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  • DKA is defined by a lack of insulin or an excess of hyperglycemic hormones leading to an inability by the tissues to use glucose. This leads to lipolysis and the synthesis of ketoacids that will be used as fuel. Ketoacids will trigger metabolic acidosis and polyuria leading to severe dehydration
  • Triggering factors:
    • Inaugural in DM1 (common, revealing about 10% of DM1) or DM2 (rare)
    • Noncompliance or iatrogenic (inadequate insulin coverage, steroids, beta-agonists)
    • Infection or inflammation (e.g., pneumonia, UTI, foot ulcer, abdominal [appendicitis, cholecystitis, pancreatitis, etc.])
    • MI
    • Pregnancy
    • Trauma
  • Mortality in DKA is primarily due to the underlying precipitating illness and only rarely due to the metabolic complications of hyperglycemia or ketoacidosis. The prognosis of DKA is substantially worse at the extremes of age and in the presence of coma and hypotension
  • DKA can present as severe, pseudosurgical abdominal pain. Accurate diagnosis will prevent unnecessary surgery

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Figure 210-1. Pathophysiology and Clinical Features of DKA
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Management of DKA:

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Management of Diabetic Keto-Acidosis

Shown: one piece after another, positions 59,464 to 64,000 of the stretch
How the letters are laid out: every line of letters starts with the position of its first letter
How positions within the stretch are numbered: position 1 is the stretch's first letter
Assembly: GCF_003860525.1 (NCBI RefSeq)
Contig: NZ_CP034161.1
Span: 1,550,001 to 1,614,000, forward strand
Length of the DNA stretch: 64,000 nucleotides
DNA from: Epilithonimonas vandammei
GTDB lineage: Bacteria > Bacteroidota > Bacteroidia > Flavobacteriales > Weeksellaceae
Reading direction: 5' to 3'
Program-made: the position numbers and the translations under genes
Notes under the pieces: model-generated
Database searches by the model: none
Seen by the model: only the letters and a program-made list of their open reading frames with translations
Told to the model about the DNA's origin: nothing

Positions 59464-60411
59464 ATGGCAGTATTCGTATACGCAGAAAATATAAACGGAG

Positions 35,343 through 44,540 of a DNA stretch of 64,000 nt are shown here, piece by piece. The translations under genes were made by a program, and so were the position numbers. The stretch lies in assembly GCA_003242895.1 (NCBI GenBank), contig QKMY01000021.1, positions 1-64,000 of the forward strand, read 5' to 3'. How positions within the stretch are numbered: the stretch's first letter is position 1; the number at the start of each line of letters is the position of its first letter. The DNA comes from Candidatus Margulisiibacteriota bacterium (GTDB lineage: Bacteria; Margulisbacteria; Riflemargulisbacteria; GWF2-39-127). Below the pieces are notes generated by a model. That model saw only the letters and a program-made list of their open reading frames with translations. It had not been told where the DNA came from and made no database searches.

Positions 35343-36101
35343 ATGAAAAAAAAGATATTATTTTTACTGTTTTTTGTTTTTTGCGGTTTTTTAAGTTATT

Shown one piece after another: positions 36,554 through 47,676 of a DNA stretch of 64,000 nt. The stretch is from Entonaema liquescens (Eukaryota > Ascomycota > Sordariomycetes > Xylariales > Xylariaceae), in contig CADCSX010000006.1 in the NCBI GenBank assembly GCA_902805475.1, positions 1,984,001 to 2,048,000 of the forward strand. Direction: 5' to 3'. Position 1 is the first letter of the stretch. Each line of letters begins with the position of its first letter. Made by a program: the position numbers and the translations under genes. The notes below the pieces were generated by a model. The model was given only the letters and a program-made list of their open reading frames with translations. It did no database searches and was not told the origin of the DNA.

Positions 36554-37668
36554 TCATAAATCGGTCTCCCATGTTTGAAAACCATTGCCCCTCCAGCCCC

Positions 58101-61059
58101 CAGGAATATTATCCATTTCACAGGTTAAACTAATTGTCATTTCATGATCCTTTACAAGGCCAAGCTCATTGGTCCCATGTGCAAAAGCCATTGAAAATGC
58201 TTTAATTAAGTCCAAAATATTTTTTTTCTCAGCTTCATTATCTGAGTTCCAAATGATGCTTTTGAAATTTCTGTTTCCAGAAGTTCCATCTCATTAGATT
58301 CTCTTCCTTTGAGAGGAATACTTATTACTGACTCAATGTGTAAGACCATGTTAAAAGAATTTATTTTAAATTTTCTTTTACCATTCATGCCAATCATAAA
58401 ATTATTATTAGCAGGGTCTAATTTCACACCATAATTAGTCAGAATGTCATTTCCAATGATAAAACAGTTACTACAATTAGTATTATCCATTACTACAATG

• Fluids
    • Average fluid deficit in DKA is 6 L
    • If clinically hypovolemic (hypotension, tachycardia), start with 500–1,500 mL of colloid bolus
    • Initial fluid should be NS bolus 10–15 mL/kg
    • After that, change to 1/2 NS with 20 mEq/L potassium
    • Ongoing intraoperative blood and fluid losses should be replaced as usually
    • Once blood sugar dropped to 250 mg/dL and anion gap is still present, fluid can be changed to D5W with 1/2 NS. This will allow insulin administration to reduce ketone without causing hypoglycemia
  • Insulin
    • Regular insulin 10 U IV bolus followed with an infusion at (blood glucose/150) U/h
    • If glucose <90, do not stop insulin but rather increase IV glucose administration
    • When patient resumes PO alimentation, consider changing to SQ insulin
  • Electrolytes
    • Follow electrolytes closely every 4–6 h (every 2 h at very beginning) until anion gap closed
    • Potassium; need usually 10–15 mEq/h for at least first 4 h, irrespective of initial potassium level, for a goal 4–5 mEq/L, as potassium will shift back to intracellular compartment because of insulin, and lead to hypokalemia if uncorrected
    • Phosphate goal should be 1–2 mg/dL
    • Magnesium goal should be 2 mEq/L
  • Acidosis
    • Typically will correct itself with insulin treatment
    • Administer bicarbonate only if pH <7.0 or hemodynamic instability (rare)
  • Triggering factor
    • Diagnose and treat
  • Other
    • Consider thromboprophylaxis depending on risk
    • Education to prevent recurrence
1. Kitabchi AE, Umpierrez GE, Murphy MB, et al. Management of hyperglycemic crises in patients with diabetes. Diabetes Care. 2001 Jan;24(1):131–153.   [PubMed: 11194218]
2. Kreisberg RA. Diabetic ketoacidosis: an update. Crit Care Clin. 1987 Oct;3(4):817–834.   [PubMed: 3139263]
3. Kitabchi AE, Umpierrez GE, Fisher JN, Murphy MB, Stentz FB. Thirty years of personal experience in hyperglycemic crises: diabetic ketoacidosis and hyperglycemic hyperosmolar state. J Clin Endocrinol Metab. 2008 May;93(5):1541–1552.   [PubMed: 18270259]
4. De Beer K, Michael S, ...

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